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The Conscience of Thoroughbred Racing

A MILLION-DOLLAR PREP FOR A MLLION-DOLLAR PREP

If the “tennis star” gets beat in the Grade 2 Rebel Stakes at 1-1/16 miles, Bob Baffert has his built-in excuse: He drew the rail. Then, there’s the blinkers off excuse, which could go back on for the Arkansas Derby if all does not go well Saturday.

There’s the first-time two-turns angle or the wet track, for which there’s a 90 percent chance that could occur. On the other hoof, he’s bred for both scenarios on two sides: Blame, from a Pulpit mare.

But let’s face it, he has no excuses. His best weapon is his speed, according to his trainer, he has pole position, a short run into the turn, Joel Rosario in the boot, and he owns paired 3-3/4s in his two starts at graduating trips of six and seven furlongs. Explosive, at the Sheet guys say.

But he’s isn’t the fastest on the Thoro-Graph scale. That would be Grade 1 Hopeful winner Basin–by 6-1/2 widening lengths on a sloppy Saratoga surface. It’s a tough spot for a season’s debut, but he earned a 2-1/4 TG figure as a Spa juvenile. So, how’s he training?

“Like a Grade 1 winner,” said his trainer, Steve Asmussen.

Basin has 10 works coming into this race and also is bred for distance. The work pattern is not one that suggests he needs a race, but only the horse knows for sure. Nine of the works were at his New Orleans base, and he shipped here for a soft, typical Asmussen blowout. Javier Castellano rides.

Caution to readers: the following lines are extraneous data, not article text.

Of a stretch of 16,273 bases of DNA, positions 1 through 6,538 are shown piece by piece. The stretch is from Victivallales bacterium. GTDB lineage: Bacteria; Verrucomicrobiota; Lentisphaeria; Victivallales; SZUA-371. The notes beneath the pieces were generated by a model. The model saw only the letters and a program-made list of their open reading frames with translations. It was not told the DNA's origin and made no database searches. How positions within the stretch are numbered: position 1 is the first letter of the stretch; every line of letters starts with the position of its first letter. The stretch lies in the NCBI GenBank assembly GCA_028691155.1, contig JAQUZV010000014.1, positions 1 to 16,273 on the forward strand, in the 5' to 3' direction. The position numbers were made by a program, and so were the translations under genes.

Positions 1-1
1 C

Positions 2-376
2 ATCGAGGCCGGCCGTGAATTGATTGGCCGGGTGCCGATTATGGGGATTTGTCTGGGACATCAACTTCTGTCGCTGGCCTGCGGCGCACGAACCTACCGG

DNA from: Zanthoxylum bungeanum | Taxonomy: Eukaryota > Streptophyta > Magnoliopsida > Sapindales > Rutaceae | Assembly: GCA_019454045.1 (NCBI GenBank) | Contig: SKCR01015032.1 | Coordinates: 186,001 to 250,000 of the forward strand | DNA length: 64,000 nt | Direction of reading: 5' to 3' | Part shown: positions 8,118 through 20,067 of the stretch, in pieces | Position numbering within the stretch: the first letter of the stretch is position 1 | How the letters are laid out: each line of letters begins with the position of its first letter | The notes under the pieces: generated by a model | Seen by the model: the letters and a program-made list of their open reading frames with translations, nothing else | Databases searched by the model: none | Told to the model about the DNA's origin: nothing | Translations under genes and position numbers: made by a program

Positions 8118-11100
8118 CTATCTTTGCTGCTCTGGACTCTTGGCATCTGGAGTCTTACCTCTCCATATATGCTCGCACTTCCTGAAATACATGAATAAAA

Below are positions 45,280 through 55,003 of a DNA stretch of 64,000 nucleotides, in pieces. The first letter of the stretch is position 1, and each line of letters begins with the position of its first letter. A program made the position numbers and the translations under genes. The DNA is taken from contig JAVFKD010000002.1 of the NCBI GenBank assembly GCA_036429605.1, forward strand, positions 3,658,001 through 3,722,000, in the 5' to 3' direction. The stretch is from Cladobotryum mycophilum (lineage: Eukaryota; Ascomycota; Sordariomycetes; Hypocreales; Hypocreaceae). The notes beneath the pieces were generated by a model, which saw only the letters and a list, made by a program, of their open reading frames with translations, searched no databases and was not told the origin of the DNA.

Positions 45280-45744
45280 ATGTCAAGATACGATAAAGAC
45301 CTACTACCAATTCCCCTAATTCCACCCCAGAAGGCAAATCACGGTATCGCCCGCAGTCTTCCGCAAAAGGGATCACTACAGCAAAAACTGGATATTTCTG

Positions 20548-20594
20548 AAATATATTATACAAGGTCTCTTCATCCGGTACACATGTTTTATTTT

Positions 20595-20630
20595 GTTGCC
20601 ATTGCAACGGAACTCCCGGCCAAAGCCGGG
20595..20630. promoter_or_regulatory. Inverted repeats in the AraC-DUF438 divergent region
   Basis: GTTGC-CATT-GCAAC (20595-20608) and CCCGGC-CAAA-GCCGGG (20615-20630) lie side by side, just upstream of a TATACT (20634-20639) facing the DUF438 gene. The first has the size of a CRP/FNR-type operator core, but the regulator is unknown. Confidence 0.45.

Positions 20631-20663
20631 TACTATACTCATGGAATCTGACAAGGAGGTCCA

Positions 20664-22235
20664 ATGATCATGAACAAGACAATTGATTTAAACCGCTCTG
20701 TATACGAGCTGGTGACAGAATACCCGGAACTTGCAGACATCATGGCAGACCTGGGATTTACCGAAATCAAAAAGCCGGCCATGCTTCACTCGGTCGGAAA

Asmussen has three of the eight to line up, including season Silver Prospector, a winner of the G3 Southwest after first getting a run in the Smarty Jones. Both, like all horses here, need Kentucky Derby points, of which 50 goes to the winner, a ticket into the Derby 146 starting gate.

Asmussen’s other starter is Excession who was outrun in his last two routes at the Fair Grounds–broke through the gate pre-race in the Risen Star–but whose maiden breaker was in the slop at Churchill, so there’s that.

But, wait, there’s more. Tom Amoss ships in with No Parole, 3-for-3 vs. Louisiana breds, doing so impressively–and did we mention they were La-breds? So, yes, this is a huge test.

And dare we forget the old ball coach. NFL Hall of Famer Bill Parcells’ Three Technique, who is very gifted, repeating his impressive seven-furlong maiden breaker at the same trip in a preliminary allowances, then was an excellent, excuse-laden second in the Smarty party at Oaklawn in January.

The Smarty Jones was his two-turn and three year old debut.

So it’s a fascinating puzzle. We’ll be back tomorrow with a vertical plan and a look at the G3 Jack Ruby Steaks [no typo] to be run over Turfway Park’s synthetic surface at nine furlongs.

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2 Responses

  1. i’ve gotten away from stakes for young horses.
    too crazy for me, sudden improvements, like the Asmussen that ran second at 80/1.

    Older horses, fine, them I can handicap.

  2. Den, bettors should never stray too far from their comfort zone; going with what works best, well, works best!

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